Activity Plan 4-5: Memoirs
This activity will allow children to revel in, and share, their own childhood memories.
- Grades: PreK–K
- book: When I Was Little: A Four-Year-Old's Memoir of Her Youth by Jamie Lee Curtis (HarperCollins, 1993; $16.95)
- chart paper
- drawing paper
- crayons, markers, and pencils stapler and paper clips
- file folder
Objective: Children will develop math, language, fine-motor, and creative skills as they make individual books that document special events in their lives.
- Show children the book When I Was Little: A Four-Year-Old's Memoir of Her Youth. Explain that a memoir is a story about a person's life, told by the person. Ask children to predict what they think the book will be about.
- After reading the story, invite children to describe the different things that the little girl remembered. Record children's responses on chart paper. Ask them if the book reminded them of things in their own lives. Engage children in a discussion about their own experiences. Encourage them to describe how they have grown and changed.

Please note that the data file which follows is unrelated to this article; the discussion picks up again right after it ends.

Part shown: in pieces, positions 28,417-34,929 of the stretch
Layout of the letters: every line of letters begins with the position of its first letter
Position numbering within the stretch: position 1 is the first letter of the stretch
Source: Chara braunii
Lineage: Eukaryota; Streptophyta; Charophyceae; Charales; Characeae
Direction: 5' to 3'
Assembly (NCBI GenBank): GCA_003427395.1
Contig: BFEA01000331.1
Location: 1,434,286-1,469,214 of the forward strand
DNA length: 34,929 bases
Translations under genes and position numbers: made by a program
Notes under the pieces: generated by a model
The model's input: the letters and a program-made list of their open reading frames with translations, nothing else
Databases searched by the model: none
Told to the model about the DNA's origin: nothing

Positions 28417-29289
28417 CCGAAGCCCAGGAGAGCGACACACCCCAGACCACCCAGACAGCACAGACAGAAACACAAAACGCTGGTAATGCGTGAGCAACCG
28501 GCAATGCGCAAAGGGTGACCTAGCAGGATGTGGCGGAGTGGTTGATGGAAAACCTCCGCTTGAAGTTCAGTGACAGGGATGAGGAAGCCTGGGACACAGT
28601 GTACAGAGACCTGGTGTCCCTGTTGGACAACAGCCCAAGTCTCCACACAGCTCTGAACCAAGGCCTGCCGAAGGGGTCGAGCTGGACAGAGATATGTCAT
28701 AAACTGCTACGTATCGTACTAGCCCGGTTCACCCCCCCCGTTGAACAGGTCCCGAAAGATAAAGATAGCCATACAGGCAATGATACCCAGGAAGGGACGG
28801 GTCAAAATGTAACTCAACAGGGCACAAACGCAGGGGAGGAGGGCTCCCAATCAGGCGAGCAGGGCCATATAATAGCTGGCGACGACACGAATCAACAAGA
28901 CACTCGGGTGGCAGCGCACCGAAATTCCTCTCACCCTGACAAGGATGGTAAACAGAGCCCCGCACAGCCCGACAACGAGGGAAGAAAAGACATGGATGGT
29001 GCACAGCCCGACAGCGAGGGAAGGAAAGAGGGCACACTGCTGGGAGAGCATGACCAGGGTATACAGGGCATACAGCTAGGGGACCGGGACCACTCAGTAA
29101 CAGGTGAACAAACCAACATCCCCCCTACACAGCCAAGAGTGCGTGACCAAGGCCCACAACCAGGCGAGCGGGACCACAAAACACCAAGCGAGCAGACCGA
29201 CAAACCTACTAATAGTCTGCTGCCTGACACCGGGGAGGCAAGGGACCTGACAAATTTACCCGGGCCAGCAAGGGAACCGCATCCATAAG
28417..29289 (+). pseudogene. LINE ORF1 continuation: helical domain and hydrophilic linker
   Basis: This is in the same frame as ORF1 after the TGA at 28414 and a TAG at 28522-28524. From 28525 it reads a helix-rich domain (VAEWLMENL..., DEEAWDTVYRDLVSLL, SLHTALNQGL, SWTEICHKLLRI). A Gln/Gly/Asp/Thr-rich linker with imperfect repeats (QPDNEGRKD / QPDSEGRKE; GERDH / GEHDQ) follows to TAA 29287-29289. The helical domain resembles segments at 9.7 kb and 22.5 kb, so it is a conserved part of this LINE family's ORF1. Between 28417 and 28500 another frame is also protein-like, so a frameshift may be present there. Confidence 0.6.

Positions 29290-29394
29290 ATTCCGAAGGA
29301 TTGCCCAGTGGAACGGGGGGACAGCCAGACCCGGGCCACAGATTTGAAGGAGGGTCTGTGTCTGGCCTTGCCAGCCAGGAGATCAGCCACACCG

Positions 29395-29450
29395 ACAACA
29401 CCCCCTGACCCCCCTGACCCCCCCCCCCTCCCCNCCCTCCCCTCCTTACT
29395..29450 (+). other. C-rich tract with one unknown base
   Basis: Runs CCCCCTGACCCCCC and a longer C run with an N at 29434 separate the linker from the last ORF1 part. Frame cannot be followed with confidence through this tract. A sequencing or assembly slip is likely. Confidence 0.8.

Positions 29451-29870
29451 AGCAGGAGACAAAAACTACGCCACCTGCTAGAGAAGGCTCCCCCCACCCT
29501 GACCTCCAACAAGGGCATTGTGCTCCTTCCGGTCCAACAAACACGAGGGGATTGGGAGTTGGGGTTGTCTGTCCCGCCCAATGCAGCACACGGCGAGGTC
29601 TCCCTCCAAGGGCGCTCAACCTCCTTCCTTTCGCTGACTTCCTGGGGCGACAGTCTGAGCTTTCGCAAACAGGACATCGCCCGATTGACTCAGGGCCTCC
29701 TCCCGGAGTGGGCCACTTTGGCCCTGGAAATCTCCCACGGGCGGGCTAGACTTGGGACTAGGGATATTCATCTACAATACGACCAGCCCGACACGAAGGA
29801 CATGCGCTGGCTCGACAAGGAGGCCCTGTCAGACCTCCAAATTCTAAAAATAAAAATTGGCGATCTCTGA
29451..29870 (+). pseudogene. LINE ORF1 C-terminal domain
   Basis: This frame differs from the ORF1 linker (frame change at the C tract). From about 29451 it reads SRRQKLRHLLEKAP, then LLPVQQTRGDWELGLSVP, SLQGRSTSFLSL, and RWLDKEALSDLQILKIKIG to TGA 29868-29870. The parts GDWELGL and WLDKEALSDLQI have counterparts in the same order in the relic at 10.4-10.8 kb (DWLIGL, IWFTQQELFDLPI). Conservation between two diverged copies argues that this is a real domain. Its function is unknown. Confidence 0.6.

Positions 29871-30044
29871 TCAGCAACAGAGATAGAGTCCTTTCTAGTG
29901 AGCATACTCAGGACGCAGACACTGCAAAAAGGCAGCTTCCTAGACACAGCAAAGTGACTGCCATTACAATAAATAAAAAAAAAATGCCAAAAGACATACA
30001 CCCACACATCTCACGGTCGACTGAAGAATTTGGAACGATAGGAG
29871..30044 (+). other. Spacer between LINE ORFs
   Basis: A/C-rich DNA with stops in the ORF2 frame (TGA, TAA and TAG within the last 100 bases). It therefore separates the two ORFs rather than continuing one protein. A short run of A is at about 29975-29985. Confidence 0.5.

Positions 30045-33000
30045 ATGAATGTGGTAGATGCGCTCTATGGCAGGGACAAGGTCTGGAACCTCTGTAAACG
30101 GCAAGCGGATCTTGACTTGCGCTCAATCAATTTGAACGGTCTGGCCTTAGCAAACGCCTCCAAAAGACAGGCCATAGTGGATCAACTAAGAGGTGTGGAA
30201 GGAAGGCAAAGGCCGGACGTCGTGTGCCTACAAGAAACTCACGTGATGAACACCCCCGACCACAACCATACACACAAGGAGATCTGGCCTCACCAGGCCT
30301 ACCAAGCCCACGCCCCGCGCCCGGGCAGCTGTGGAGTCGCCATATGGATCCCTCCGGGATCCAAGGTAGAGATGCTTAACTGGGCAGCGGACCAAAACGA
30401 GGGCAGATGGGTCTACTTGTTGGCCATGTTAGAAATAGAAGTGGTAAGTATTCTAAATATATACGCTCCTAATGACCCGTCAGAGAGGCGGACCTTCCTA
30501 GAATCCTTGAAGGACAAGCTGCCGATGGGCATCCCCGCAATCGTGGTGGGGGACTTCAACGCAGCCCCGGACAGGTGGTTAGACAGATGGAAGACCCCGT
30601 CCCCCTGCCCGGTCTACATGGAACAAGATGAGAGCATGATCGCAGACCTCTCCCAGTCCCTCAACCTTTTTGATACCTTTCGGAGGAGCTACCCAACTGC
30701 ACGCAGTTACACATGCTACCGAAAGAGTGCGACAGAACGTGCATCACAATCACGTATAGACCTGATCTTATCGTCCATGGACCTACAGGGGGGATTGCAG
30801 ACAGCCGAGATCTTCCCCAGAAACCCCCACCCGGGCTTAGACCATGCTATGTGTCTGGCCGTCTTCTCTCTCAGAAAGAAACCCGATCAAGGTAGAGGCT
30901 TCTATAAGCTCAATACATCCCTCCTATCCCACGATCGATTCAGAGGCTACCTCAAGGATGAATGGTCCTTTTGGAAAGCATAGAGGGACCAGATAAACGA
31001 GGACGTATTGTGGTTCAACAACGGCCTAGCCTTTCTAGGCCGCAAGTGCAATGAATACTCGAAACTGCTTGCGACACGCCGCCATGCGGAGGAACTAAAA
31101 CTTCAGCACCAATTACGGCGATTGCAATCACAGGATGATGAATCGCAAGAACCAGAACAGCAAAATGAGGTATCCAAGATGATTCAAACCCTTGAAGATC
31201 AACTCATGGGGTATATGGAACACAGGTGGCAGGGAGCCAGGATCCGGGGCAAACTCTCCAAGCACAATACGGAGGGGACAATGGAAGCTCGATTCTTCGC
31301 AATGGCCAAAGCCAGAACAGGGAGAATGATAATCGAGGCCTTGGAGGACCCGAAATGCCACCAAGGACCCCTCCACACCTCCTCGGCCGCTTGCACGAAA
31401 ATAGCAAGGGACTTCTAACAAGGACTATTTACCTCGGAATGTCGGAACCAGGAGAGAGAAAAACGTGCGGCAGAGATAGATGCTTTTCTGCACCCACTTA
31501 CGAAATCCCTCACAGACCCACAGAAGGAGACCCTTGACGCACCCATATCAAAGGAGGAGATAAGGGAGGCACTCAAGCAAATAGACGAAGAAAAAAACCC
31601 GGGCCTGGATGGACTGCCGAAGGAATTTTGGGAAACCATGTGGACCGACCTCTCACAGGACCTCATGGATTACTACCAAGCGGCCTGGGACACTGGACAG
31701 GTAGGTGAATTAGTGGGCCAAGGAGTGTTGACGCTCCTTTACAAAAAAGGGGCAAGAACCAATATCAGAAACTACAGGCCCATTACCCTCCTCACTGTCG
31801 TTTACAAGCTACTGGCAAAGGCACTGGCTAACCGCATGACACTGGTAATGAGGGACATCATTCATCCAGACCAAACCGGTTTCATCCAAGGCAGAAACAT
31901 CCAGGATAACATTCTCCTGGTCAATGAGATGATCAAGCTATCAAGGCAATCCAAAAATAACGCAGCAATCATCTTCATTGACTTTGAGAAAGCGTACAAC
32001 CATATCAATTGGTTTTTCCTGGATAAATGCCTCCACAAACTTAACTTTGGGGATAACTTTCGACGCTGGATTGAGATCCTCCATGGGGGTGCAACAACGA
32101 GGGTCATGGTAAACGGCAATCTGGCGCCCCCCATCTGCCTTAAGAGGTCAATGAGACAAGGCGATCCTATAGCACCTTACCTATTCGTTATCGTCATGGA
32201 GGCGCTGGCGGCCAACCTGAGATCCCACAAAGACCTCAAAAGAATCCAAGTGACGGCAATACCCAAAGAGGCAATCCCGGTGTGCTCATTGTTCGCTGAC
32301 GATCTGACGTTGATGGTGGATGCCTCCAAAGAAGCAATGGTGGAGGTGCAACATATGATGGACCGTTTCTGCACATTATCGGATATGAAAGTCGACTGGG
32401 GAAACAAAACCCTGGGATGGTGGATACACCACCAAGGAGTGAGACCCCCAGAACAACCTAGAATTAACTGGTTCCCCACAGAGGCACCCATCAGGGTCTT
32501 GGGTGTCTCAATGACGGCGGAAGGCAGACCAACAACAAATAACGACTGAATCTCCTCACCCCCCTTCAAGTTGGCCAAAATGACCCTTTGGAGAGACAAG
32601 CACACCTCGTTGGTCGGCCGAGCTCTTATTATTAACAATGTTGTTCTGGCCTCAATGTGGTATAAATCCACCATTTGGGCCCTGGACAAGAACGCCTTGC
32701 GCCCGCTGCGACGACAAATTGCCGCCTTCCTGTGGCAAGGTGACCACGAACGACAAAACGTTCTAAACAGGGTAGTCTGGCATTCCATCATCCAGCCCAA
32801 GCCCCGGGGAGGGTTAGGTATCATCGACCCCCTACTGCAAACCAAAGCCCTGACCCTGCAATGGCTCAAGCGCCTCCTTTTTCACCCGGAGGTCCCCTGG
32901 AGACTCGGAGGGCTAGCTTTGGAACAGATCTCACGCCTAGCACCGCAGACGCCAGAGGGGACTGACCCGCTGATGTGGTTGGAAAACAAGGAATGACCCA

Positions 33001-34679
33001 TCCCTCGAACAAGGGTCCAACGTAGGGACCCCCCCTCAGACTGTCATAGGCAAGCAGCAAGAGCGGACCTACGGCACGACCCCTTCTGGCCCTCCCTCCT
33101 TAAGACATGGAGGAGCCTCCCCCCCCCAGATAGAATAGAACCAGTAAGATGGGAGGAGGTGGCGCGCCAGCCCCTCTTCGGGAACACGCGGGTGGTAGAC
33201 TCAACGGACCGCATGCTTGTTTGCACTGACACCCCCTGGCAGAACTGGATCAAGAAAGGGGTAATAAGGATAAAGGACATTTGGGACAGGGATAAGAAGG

- Invite children to write and illustrate their own memoir. Provide them with the suggested drawing materials so they can create the illustrations and a cover for their book. Children can work on their memoirs for several days. Use a paper clip to keep their drawings together and place their work in a file folder until they are finished.
- Assist children with writing or dictating the narrative of their memoirs and ask them to organize their drawings. Remind children to include their own name on the book as the author. Invite the children to read their memoirs to their friends during reading time or plan a special reading party to conclude the school year.
Family Involvement: Family Memoirs. Encourage children to interview their families to gather information about their family's memoirs. Children can work together to develop a few questions for their interview. Write the questions on a sheet of paper. Photocopy the questions and send them home with a note to family members explaining the activity. Ask families to do the activity with their child. Share each child's family memoirs with the class. Invite family members to the classroom to share photographs and memories with the children.